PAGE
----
Kyrgz Republic destination for Murdock

Becky Husky

Central Asia’s Kyrgyz Republic may be Dr. Gwen Murdock’s new home once she retires this semester.

After 23 years at Missouri Southern, the department head of psychology will be missed.

“She [Murdock] is an amazing, dedicated, diligent professor who deeply cares about her students,” said Barb Gombosi, senior psychology major. “I have always enjoyed having her as my professor and she has helped me a lot throughout my college career.”

Murdock became a teacher because of her love for research and animal behavior. However, she soon found a new love once she entered the classroom.

“I would say doing the research was my primary focus and its been a central focus to the way I see myself,” she said. “It kind of surprised me how much I enjoyed teaching. So, then, that’s what I considered doing to earn a living.”

Playing with ideas and learning to adapt the classroom around her students is what she has enjoyed most about teaching, Murdock said.

“I always imagined, as a student, that it would be really boring to teach the same class over and over again. But, I find it very interesting because of being able to play with the presentation of ideas and seeing what’s more affective,” she said.

Murdock’s grandmother began her career as an elementary teacher in the 1890s. Her mother was an elementary teacher as well. However, Murdock says she was not motivated to follow in their steps.

“Elementary school teachers nowadays have very little autonomy and what always drove me was seeking more autonomy,” she said. “Having a more active role in deciding what I do.”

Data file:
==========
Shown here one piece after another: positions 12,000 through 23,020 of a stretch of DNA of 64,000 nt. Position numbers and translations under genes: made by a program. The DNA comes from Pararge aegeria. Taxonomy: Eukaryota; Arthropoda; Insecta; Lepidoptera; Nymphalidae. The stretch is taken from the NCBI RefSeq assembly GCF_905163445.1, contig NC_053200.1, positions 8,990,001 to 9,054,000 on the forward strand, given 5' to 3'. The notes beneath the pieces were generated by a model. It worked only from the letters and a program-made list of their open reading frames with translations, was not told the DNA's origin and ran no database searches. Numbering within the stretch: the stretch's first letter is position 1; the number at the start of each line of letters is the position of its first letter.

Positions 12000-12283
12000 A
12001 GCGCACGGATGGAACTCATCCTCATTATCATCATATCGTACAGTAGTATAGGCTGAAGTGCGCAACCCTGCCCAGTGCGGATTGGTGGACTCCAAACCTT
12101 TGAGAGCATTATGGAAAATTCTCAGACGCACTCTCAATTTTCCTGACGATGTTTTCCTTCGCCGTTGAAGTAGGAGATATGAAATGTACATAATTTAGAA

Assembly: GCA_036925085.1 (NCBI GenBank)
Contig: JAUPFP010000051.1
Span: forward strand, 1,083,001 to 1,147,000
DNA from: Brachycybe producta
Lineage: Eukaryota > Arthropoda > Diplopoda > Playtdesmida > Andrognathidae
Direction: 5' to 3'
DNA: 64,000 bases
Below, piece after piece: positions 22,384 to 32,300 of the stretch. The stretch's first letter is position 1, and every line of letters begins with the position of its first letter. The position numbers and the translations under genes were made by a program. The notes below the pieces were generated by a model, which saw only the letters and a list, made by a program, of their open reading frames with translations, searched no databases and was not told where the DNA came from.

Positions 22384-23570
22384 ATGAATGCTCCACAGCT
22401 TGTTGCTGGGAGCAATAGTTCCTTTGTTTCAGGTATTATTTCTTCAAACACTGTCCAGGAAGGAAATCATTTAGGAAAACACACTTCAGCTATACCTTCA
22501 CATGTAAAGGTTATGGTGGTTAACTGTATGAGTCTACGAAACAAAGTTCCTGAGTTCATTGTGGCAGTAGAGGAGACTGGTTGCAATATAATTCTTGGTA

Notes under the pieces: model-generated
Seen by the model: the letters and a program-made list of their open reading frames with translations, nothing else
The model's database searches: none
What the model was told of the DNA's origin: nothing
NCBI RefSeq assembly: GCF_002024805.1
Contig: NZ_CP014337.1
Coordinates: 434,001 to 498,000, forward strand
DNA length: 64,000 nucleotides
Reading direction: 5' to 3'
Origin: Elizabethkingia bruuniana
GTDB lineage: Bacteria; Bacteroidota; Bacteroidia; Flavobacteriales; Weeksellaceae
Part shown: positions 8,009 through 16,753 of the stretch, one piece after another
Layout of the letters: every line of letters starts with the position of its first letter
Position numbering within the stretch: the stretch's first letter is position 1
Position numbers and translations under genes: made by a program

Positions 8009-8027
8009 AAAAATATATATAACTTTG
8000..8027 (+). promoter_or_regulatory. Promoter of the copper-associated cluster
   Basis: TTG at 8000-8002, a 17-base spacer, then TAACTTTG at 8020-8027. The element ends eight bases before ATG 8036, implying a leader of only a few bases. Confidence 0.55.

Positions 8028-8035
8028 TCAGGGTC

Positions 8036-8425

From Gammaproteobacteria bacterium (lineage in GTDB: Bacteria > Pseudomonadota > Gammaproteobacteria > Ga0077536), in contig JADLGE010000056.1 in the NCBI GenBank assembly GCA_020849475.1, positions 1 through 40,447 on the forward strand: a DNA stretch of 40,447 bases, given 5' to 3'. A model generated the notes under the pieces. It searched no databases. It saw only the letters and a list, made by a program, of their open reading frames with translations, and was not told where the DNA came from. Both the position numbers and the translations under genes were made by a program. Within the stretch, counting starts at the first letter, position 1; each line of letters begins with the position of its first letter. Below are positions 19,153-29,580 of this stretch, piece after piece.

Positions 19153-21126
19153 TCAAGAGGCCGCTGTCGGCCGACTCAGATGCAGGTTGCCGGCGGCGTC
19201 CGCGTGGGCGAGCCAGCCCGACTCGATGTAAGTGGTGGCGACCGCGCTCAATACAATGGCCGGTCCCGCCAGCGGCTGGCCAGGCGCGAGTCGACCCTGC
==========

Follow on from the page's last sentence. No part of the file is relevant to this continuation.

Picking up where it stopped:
Over the years, Murdock has greatly enjoyed taking her students to psychology conventions. She was the faculty sponsor for SPEAK (students, peace, education, action and knowledge), a club that is currently inactive. Murdock said she will miss these activities, as well as her colleagues and students.

“Certainly, [I will miss] my colleagues and the department. I don’t think I would have stayed at Missouri Southern if it weren’t for the collegiality I feel,” she said. “And, obviously, year after year there are always students that I get a lot of satisfaction interacting with.”

Murdock has applied for a Fulbright grant that will allow her to teach psychology in the Kyrgyz Republic, a place she has traveled to three times. She has also visited Tanzania, India, Cuba, Mexico and Peru.

“If I’d stayed where I grew up, I’d have missed out on a lot of opportunities,” she said. “So, no one should stay, in this day and age, where they grew up. They should explore.”

If she receives the grant, it will last for only one year. So, after that, Murdock says she will see what other possibilities may emerge.

“In my opinion, she is one of the best professors at MSSU and I am sure I am not the only one who thinks so,” Gombosi said. “I wish her all the best upon her retirement. I will always remember her.”